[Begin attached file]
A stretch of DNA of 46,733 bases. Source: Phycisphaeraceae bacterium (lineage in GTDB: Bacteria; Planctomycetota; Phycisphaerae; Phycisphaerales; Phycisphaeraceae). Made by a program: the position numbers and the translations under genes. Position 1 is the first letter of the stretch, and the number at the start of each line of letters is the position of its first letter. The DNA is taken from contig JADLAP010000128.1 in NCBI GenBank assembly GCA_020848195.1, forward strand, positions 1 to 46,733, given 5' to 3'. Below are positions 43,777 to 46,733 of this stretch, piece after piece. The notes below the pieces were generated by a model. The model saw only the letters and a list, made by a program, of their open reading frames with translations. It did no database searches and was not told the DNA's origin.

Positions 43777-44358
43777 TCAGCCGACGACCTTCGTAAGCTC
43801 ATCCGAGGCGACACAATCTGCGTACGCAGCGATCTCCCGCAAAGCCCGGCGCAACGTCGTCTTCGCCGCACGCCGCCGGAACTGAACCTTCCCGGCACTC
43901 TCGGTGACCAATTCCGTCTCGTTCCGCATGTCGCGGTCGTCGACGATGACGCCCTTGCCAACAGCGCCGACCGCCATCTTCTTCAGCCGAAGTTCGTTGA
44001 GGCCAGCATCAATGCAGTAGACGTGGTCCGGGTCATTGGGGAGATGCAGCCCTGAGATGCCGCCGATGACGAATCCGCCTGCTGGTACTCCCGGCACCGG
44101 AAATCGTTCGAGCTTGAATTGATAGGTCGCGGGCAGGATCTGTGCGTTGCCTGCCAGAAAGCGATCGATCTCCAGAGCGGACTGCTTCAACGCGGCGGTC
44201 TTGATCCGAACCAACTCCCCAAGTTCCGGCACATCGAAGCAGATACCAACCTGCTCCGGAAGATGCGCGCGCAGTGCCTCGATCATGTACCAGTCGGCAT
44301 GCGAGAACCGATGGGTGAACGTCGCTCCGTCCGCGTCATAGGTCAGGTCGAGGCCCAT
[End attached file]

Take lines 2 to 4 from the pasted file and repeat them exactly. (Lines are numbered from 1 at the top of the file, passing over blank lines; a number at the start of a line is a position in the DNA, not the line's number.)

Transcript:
Positions 43777-44358
43777 TCAGCCGACGACCTTCGTAAGCTC
43801 ATCCGAGGCGACACAATCTGCGTACGCAGCGATCTCCCGCAAAGCCCGGCGCAACGTCGTCTTCGCCGCACGCCGCCGGAACTGAACCTTCCCGGCACTC